August 20, 2009
Every time I go to Washington, D.C., I find myself increasingly noticing the ugliness of the place. Of course the city is not physically ugly (I love the National Mall), or culturally ugly (quite the opposite), but I'm picking up more and more on the undercurrent of a competitive, cutthroat, ugly attitude that exists in the federal government and the think tanks and the agencies inside the Beltway. It's all happening In the Loop, as it were, and based on anecdotes from my D.C.-based friends and the razor-sharp satire in this terrific comedy, I'm frankly glad that I'm operating outside of the loop.
Granted, half of In the Loop takes place in London, but things are no better over there, the only difference being the flavor of expletive used in any given conversation. Directed by British TV veteran Armando Ianucci, In the Loop shows us a side of international relations that's just too bizarre to be fake, because really, given the nasty dynamic of the health care debate at the moment, and the 25-hour news cycle, and the sheer size of the circuitous bureaucracy that is our federal government, there's every reason to believe hijinks like this take place with some frequency. After all, the government is comprised of us - "we the people" - and the ratio of good apples to bad apples is the same on Main Street as it is on Pennsylvania Avenue.
Calling Ianucci's directly style "breezy" would be an understatement. Tornadoes of dialogue whoosh through most scenes, and with the number of accents and the number of voices speaking at the same time (e.g., the elevator scene), you're likely to be scratching your head as much as you are laughing. But I like that, because it rewards paying attention and it means that you're laughing at a different joke than your neighbor, simply because they probably didn't catch the one you did. The few moments that don't feature dialogue are filled in by deadpan comedic acting, with so many scowls and smirks that it would appear it's a competition as to who can do the best impression of Dick Cheney/Karl Rove (the winner is David Rasche). Or in the case of the impossibly sarcastic Chad (Zach Woods), who can do the best impression of Kristen Wiig.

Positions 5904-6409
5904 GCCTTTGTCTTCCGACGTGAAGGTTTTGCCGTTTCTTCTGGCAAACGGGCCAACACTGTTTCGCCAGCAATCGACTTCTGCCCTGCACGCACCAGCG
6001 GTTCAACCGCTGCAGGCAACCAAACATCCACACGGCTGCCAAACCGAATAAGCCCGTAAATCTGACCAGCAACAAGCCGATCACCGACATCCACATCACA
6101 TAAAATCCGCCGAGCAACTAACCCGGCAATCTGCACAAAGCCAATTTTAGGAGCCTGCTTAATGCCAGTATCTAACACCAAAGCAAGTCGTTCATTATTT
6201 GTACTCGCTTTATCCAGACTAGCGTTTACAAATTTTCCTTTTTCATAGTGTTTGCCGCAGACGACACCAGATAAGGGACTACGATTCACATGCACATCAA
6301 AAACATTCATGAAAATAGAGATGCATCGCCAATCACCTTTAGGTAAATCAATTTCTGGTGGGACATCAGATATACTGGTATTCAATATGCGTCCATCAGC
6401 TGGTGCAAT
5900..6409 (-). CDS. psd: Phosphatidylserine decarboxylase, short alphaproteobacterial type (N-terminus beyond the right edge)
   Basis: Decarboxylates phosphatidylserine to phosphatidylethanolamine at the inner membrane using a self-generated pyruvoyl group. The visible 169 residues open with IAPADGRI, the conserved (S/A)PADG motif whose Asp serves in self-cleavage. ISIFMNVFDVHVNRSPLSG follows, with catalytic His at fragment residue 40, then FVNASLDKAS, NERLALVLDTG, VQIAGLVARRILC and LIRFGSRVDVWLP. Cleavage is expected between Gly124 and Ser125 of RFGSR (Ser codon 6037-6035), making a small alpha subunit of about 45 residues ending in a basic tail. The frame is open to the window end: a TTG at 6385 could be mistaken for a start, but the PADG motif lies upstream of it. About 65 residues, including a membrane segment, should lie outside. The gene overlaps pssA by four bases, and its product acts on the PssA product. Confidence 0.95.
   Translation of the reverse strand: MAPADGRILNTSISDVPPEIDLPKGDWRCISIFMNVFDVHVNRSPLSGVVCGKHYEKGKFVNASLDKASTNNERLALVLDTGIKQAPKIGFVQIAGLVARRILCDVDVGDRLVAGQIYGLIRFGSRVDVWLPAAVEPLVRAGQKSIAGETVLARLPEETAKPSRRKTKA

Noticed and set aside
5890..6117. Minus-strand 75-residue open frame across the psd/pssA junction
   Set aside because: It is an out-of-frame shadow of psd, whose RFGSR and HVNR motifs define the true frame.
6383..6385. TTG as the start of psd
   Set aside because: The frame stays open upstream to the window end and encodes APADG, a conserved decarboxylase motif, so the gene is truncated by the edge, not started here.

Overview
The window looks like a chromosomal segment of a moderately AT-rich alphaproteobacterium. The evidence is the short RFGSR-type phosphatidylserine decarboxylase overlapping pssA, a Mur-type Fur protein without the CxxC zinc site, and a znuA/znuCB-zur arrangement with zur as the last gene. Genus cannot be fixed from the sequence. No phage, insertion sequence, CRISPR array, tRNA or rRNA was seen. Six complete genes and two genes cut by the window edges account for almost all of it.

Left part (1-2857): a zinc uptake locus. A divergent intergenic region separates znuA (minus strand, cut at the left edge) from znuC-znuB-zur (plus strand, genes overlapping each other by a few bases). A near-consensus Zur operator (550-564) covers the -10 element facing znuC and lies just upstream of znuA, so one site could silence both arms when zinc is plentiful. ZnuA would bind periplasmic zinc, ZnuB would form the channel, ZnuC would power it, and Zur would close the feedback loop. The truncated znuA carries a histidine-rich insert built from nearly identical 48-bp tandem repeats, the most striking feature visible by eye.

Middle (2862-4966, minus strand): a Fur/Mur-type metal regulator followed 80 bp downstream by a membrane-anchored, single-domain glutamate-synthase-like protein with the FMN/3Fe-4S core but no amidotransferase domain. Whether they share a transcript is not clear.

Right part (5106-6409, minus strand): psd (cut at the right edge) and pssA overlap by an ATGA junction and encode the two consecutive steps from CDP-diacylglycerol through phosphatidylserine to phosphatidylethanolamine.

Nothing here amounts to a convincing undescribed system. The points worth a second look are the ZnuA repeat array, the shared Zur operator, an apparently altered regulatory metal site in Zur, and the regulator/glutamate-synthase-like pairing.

If there's one thing I didn't care for in this otherwise wickedly amusing film, it was the use of handheld cameras and quick zooming during completely static scenes (people sitting in cubicles), which at this point is so prevalent in every movie, commercial, and TV show, that I'm left wondering who will be the first director to just have their actors throw the camera back and forth to each other during scenes of casual conversation. Fortunately, there are no scenes of casual conversation in In the Loop, so for the most part the crazy camera work simply enhances the sense of chaos, or at the very least makes the film resemble a documentary. Which it isn't - I hope.